Which is its own form of release, I suppose, because it allows me to send the thing out into the world with its inevitable faults. While my experience proves that resisting the inclination to rush a book into publication pays off with a better book because any writing can always be improved, somehow one also must beware the so-called point of diminishing returns – you can hash anything over too much – hence, it is this delicate holding on and letting go that manufactures both the anxiety over the failure to achieve perfection and the sought-after release from the burden of care.
All this has application or analogy within the context of the new Godzilla film, or at least ought to, except that Godzilla vs Kong seemed mostly a King Kong movie, with Godzilla appearing as a kind of character actor. Kong is an entirely different myth than that of Big G, hence, I’ve always struggled with the film industry’s compulsion to blend these two stories.
I wouldn’t categorize the film as having failed but it certainly failed to properly develop its new human characters, including rendering Mechagodzilla mastermind Walter Simmons almost irrelevant. That is to say, the writers ditched the idea soon after Mechagodzilla’s appearance by way of making the mechanical beast suddenly sentient thereby killing off any sensible plot. It was a weirdly overstretched irony anyway that the antagonist, a mostly too agreeable versus compellingly charismatic villain (his lethally attractive daughter Maya – “Dump the monkey!” – was more interestingly sinister but they unfortunately killed her off) merely sought to establish Man as the ultimate titan by way of building, ironically, a better machine. That is to say, it’s a different story (see, for instance, 2001: A Space Odyssey or read The Moon is a Harsh Witness) where the machine becomes or threatens to become the antagonist itself.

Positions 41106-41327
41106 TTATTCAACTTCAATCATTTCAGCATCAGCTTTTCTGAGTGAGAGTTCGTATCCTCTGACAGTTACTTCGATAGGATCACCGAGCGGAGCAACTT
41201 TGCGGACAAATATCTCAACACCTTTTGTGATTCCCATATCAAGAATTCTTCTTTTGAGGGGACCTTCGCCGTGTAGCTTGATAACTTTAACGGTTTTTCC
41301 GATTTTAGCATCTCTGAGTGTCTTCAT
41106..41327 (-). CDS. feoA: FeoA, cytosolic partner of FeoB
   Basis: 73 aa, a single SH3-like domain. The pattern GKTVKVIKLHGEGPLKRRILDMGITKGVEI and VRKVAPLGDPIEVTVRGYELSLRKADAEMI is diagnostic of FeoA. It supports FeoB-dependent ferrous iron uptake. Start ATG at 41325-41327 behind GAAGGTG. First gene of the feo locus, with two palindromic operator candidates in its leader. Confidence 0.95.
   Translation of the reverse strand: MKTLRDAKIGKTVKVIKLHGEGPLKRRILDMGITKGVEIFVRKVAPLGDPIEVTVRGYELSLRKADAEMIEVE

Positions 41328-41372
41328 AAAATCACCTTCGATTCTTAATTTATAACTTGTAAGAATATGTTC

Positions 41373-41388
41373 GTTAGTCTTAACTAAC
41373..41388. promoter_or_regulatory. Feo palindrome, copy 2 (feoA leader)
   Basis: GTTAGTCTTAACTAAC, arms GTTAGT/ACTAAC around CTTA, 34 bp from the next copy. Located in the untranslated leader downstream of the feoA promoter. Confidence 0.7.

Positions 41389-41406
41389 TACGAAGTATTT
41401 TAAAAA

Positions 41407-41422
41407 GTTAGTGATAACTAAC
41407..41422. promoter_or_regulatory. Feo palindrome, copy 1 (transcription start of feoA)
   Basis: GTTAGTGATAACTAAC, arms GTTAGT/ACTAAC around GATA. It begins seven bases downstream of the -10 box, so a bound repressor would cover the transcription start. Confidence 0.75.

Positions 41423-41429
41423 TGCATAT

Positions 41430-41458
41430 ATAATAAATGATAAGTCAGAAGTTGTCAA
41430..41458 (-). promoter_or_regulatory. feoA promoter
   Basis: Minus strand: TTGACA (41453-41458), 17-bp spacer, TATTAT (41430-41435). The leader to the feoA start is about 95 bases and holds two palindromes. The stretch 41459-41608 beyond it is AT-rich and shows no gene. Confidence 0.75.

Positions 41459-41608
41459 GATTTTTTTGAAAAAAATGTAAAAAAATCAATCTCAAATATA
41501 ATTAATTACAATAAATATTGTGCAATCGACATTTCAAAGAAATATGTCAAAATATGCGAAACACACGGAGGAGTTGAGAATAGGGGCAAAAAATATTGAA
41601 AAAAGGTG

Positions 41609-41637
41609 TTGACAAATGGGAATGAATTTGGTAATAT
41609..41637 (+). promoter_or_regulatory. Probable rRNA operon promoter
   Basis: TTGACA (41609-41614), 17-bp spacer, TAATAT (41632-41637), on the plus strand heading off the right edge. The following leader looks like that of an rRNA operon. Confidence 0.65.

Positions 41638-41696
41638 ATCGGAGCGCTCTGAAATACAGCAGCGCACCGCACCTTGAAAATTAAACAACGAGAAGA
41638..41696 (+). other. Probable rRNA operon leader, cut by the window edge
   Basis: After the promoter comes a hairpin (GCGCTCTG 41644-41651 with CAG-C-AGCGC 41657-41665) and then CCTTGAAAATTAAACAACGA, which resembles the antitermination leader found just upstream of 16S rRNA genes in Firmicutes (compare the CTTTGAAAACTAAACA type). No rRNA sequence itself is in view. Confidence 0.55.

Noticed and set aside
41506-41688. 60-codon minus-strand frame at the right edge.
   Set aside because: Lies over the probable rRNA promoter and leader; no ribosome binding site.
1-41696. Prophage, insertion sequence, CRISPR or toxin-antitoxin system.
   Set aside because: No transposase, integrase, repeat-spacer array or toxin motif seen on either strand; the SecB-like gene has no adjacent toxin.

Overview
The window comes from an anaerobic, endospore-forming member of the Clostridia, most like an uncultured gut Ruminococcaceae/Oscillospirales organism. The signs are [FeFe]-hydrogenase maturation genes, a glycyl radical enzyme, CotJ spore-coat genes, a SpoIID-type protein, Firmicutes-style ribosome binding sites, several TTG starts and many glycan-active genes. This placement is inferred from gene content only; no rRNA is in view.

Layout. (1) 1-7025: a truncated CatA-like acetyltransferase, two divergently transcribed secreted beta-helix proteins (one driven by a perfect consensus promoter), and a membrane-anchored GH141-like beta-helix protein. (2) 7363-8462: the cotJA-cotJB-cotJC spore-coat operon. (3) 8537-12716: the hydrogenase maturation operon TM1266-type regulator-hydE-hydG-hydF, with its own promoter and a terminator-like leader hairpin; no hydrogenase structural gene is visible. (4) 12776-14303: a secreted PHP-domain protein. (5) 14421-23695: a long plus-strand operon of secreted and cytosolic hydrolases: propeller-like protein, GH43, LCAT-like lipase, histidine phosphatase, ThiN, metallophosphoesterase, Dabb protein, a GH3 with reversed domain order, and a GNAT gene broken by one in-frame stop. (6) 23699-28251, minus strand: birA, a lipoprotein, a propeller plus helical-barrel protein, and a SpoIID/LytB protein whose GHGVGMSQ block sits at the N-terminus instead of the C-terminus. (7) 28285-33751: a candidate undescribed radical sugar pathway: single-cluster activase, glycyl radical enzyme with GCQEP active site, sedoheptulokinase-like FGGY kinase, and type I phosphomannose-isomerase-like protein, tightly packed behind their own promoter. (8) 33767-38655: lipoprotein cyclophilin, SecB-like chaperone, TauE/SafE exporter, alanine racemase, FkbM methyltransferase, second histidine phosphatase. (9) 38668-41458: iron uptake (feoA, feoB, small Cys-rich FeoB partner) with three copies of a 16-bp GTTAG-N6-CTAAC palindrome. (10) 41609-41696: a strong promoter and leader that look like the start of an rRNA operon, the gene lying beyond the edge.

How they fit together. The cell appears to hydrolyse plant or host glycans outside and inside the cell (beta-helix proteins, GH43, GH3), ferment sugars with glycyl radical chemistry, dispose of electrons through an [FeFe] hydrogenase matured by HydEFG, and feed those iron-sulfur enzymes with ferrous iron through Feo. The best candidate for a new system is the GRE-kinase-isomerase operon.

Meanwhile, G, having rightfully conquered Kong is subsequently so manhandled by Mechagodzilla that it left no time or psychological room for even feeling compassion for G – our compassions and identifications were continually shoved Kong’s way throughout the film as it was anyway but the action within this final smackdown left me feeling vaguely gypped. Recall that in the original Mechagodzilla film we see the great G conjuring a natural force (magnetism) that overpowers the manufactured and mechanized failures of, as always, Man and his inherent slavery to his own hubris. But here, G, a pummeled wreck of a monster, “breathes” G-force, of a kind, into Kong’s axe and otherwise only half participates in Mechagodzilla’s destruction, the kill shots delivered by the back-from-the-dead Kong. Writing this it all seems even more problematic than it appeared in the movie.
Myth? Well, the best, most mythologically potent line in the movie, “It’s Godzilla,” isn’t even in it! Crazily, the trailer version apparently didn’t make it into the film itself, the Jane Goodall character, Ilene Andrews, merely utters, “Godzilla.” Huh? Yes, it’s true. And while she mentions “myth” several times early in the film, the whole idea of a hollow Earth ancient future mythology which could have, I suppose, functioned as a mythologically potent tangential plot, drifts into an unwieldly Kong-returns-home appropriation of the film that by the time the final smackdown arrives the energy of G’s unhinged, single-minded attack upon the origins of Mechagodzilla seems beside the point. It is Kong’s movie, emotionally at least, all the way to the end. Furthermore, why is G so mindlessly driven to attack Kong that he diverts his Mechagodzilla-seeking mission to wreck everything in sight on those ships? That G stops at nothing to restore cosmic balance makes sense given the character’s history and the image of G as horrific manifestation resonates throughout the decades. But that he takes time out, as it were, to function as a mortal enemy of Kong? The idea just never rang true to me.
Otherwise, there are too many characters merely walking through this movie (mostly via darkened Death Star style corridors). Mark Russel, for example, had nothing to do or say, his daughter Madison merely coopted the initially engagingly neurotic insight of Bernie Hayes (eventually reducing him to babbling incoherency) in service of an overbold, unappealing forcefulness, Josh Valentine served as not-quite-funny enough comic relief while Jia’s innocent, child-mystic appeal and Nathan Lind’s unintentional hero quality were run over roughshod by the overall death-by-committee trying-to-please everybody dilution of vision and, as expected, the overdose of too much and too glitzy CGI. Except in regard to the hollow Earth transports which seemed ever so nineteen eighties, somehow, with their minivan proportions and Back to the Future neon-blue tendrils of, what, energy? Anyway, the rules of CGI, apparently, forbid the intimation of directional lighting.